Is Sandalwood Oil Safe?

Sandalwood oil is generally safe for use but, like an essential oil, there are warnings and precautions you need to be aware of. For example, this essential oil is meant for topical use only, so refrain from ingesting sandalwood oil as much as possible. When applying it onto skin, dilute it in a carrier oil.

Breastfeeding mothers and young children should avoid using sandalwood oil. Additionally, the oil may cause an allergic skin reaction in certain individuals, so you should undergo an allergen patch test to check for possible adverse effects. People with medical conditions such as liver disorder and cancer should also take extra precautions and get preapproval from your doctor when using the oil for aromatherapy.65

Make sure you get high-quality sandalwood oil from a reputable source, since some may be adulterated with castor, linseed and palm oils, which can decrease the product’s quality and effectivity.66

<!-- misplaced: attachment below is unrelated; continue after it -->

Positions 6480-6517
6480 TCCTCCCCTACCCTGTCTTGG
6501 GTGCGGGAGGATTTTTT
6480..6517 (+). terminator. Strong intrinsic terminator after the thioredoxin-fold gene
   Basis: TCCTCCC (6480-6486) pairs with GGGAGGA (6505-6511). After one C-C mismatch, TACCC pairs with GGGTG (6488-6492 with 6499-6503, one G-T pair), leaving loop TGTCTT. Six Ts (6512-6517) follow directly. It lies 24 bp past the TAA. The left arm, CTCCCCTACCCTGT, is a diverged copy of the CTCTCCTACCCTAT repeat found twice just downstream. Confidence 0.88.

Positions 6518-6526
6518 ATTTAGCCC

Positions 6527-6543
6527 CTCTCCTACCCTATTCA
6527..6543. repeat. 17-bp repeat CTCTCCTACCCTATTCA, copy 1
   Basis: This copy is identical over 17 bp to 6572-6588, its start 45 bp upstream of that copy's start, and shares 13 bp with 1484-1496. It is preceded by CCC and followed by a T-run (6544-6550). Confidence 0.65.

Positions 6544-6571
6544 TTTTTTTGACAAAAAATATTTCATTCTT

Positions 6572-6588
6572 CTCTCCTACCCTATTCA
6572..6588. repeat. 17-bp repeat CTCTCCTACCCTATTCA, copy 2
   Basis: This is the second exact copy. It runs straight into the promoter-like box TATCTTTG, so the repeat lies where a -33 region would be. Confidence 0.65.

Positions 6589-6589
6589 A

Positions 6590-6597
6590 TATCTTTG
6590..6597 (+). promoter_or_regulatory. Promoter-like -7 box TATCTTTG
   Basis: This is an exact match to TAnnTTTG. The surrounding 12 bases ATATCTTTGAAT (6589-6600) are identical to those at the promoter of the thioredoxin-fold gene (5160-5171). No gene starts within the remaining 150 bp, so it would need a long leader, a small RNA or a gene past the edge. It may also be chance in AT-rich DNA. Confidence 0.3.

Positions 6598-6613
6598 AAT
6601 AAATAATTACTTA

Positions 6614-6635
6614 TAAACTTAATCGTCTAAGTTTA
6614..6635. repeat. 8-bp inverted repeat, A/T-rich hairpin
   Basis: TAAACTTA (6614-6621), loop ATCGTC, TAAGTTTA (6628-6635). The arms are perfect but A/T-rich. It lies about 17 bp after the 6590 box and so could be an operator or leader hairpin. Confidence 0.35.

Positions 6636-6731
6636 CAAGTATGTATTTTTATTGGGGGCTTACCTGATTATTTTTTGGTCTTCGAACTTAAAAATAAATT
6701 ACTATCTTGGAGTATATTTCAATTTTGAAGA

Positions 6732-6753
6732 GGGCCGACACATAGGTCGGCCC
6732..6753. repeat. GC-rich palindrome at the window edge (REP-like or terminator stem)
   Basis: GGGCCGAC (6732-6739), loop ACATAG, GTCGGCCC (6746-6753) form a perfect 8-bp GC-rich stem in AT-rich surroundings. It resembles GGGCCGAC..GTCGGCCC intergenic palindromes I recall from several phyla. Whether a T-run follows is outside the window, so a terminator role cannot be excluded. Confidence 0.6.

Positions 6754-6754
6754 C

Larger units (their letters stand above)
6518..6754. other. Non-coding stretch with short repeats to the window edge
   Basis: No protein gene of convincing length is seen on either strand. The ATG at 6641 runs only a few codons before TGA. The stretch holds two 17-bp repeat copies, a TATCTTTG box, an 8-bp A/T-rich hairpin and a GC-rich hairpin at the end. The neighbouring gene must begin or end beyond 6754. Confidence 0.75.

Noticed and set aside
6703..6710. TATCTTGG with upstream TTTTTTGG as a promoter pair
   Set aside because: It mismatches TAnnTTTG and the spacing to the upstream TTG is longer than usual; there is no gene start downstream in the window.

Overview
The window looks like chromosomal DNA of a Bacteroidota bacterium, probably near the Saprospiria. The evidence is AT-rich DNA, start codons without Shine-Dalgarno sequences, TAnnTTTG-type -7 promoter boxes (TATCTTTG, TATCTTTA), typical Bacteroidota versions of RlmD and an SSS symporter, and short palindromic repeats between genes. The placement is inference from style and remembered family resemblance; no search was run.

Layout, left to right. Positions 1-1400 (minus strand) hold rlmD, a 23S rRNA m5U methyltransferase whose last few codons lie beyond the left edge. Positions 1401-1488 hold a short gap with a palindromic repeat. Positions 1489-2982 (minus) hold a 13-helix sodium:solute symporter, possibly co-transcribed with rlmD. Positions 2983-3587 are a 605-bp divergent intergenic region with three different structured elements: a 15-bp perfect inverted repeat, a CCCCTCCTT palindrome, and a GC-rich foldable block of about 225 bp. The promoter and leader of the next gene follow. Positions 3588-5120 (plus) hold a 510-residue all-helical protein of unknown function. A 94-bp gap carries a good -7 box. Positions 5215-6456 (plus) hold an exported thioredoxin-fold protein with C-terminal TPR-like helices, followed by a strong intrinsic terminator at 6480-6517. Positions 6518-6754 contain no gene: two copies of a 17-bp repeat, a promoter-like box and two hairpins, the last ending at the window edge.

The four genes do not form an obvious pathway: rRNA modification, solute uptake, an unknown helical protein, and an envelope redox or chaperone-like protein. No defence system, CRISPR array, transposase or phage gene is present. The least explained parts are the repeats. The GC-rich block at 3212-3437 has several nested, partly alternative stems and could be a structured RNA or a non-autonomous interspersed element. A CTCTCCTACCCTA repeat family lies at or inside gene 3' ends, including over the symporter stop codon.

Side Effects of Sandalwood Oil

While there are very few reports of sandalwood side effects, there have been a few cases of side effects, so you must use sandalwood oil with utmost caution. Individuals with allergies or hypersensitivity to sandalwood or its components should avoid using this oil, as instances of dermatitis (sandalwood itself) and photosensitivity (from the oil) have been reported.67

Sandalwood can be used to boost alertness for some pets,68 but because certain oils can be very toxic, especially when consumed in high amounts, I believe it is necessary to consult your veterinarian before using it around pets.